• Nervous About Being Racially Profiled? You Aren’t Alone

    Long before the term “racial profiling” was coined, the concept ran rampant. Despite America’s promise of equality, there is still so much work to do. In the meantime, there’s just as much to do in the name of safeguarding the mental well-being of people of color (POC). Micro-aggressions can cause high levels of stress.

    Yes, even when the attack is subtle and even if the perpetrator is unaware of what they’ve done, the effect can be severe. It should come as no surprise that so many POC are nervous about being racially profiled. Why not? It’s common and its impact can be sustained.

    What Does “Racial Profiling” Mean?

    When a law enforcement official targets someone based on traits that the officer associates with criminal activity, this is profiling. Let’s make clear that more than a few kinds of profiling exist. For example, it can occur based on perceived religion, nationality, or sexual orientation. However, racial profiling happens most often.

    In other words, a POC is stopped, questioned, frisked, detained, arrested, or assaulted mostly because of the fact that they are a POC. The officer in question is suspicious of someone almost solely on their race. This tendency doesn’t automatically mean the law enforcement official is a racist. It does mean that official is behaving in a racist manner — sometimes unconsciously.

    Meanwhile, the person being profiled is being told that just the mere act of existing is enough to make them a potential suspect. These encounters can and sometimes do escalate and even become quite dangerous. Being a POC means you or someone you know has been profiled. Combine this with high-profile news coverage of such cases and you have a climate ripe for anxiety and fear.

    Other Forms of Racial Profiling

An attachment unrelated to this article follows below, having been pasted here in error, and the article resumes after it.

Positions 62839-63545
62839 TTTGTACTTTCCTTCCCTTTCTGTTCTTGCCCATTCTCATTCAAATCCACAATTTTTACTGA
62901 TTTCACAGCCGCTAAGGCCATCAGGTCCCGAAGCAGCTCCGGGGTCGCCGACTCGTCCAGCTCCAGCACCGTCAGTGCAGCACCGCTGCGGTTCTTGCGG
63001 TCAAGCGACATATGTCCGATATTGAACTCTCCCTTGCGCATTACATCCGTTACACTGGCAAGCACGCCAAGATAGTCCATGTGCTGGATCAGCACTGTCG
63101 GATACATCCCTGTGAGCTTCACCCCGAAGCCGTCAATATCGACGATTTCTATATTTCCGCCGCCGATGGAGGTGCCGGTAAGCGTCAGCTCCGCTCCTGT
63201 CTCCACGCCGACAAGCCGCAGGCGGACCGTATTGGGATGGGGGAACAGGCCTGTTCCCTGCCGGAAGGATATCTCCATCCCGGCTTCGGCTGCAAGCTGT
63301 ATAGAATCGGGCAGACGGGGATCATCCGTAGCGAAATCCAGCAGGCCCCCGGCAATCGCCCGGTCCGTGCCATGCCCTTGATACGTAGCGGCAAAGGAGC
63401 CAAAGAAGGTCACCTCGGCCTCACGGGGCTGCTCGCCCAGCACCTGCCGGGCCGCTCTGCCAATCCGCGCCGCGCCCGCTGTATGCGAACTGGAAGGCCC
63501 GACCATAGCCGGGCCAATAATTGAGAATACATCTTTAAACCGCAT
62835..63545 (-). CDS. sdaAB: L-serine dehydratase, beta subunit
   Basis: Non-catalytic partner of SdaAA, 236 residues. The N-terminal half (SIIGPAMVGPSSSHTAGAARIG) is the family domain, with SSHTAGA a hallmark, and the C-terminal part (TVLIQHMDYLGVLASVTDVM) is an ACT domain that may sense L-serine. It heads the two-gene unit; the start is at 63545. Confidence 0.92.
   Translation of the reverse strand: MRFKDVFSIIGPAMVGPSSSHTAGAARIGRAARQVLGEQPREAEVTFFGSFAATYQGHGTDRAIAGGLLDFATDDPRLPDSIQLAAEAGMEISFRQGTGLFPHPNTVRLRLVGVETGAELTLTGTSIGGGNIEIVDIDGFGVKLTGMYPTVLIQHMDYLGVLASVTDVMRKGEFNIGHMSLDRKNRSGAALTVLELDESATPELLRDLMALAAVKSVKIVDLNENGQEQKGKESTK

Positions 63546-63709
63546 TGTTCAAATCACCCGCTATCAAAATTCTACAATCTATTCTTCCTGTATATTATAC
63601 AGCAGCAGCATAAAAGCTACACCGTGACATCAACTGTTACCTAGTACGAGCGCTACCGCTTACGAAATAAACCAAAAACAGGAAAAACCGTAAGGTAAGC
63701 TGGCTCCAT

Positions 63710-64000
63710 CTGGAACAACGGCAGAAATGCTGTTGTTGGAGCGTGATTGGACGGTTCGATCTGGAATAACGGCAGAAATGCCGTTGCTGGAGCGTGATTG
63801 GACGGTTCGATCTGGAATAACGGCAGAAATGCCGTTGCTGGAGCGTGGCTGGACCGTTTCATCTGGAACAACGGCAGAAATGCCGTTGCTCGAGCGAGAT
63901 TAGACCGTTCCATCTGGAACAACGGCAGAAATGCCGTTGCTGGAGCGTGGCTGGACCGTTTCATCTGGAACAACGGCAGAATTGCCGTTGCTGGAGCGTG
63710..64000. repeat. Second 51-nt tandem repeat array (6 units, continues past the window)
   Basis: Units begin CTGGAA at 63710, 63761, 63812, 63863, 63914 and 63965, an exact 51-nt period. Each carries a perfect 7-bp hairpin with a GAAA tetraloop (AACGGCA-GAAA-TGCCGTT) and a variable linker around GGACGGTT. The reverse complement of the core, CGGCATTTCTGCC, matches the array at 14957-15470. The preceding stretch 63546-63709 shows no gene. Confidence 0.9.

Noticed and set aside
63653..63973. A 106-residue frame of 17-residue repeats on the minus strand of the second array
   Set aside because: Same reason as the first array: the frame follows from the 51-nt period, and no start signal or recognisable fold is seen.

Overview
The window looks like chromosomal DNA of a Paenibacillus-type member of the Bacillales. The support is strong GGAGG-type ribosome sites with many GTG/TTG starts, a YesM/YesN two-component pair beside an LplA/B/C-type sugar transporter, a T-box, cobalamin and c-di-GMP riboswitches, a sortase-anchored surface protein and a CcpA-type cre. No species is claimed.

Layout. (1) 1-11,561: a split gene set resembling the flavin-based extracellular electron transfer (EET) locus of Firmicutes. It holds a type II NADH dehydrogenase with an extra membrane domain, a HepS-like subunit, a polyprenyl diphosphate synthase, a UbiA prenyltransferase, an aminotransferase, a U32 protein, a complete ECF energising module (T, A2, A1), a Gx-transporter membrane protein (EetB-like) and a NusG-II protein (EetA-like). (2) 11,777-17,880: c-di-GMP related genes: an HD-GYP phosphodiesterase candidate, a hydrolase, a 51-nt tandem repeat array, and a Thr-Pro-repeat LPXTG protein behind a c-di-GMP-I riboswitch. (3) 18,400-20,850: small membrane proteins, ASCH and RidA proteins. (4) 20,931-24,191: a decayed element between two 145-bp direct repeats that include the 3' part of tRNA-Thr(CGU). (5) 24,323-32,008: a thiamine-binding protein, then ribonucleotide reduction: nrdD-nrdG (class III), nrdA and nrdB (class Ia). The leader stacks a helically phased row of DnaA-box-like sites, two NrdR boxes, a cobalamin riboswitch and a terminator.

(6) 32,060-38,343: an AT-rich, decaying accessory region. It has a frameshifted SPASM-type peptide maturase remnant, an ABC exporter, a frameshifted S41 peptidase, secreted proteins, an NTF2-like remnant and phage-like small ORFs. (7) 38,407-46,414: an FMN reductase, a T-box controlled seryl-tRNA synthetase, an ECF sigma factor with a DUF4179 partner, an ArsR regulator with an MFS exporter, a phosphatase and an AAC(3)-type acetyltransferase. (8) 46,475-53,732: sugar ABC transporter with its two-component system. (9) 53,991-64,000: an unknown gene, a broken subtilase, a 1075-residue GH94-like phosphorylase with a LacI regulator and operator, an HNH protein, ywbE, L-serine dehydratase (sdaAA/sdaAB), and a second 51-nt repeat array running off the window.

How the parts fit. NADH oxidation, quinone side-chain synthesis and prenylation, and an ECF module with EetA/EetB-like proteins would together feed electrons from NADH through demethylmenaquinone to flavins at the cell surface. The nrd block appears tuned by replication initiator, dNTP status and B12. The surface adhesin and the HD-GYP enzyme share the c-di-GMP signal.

It’s not possible to accurately monitor all cases of racial profiling. Victims may be afraid to report it or it’s just so common as to no longer be noteworthy. In some instances, it’s not totally clear what is happening. In addition, police officers are not the only ones who profile. A POC can be profiled in a wide variety of settings, e.g.

    • A medical professional may not take your complaints seriously
    • Your teacher could grade you differently
    • A real estate agent might guide you away from mostly white neighborhoods
    • You could get passed over for a promotion at work
    • Your non-POC friends may treat you like a stereotype

    Stereotype Threat

    It may not always get categorized as profiling but it’s real and far too common. A POC fears that whatever they do will serve to confirm existing stereotypes. They imagine that their peers see them more as a stereotype than the complex human they are. Stereotype threat can feel paralyzing. You might refrain from joining groups or participating in events or games. Left unchecked, you may internalize the stereotypes as true.

    Race-Related Stress

    This kind of anxiety can occur even if you mistook a circumstance for profiling. Such events occur frequently enough to see everything as a potential attack. Needless to say, such stress can cause many negative emotional symptoms like:

    • Anger
    • Low self-esteem
    • Paranoia
    • Isolation
    • Frustration
    • Resentment
    • Depression

    Race-related stress can inspire unhealthy coping choices (avoidance, self-medication, etc.) and it can all add up to physical health problems, too. When it comes to getting help, it starts with these three facts:

    • Your fear of racial profiling is valid
    • You are far from alone in this fear
    • You must address this anxiety in the name of your mental health

    I’d love to help you navigate these realities as you learn how to manage the related anxiety. Let’s connect and talk at your earliest convenience. Working with a black therapist who understands what you are feeling in anxiety therapy can be beneficial to you.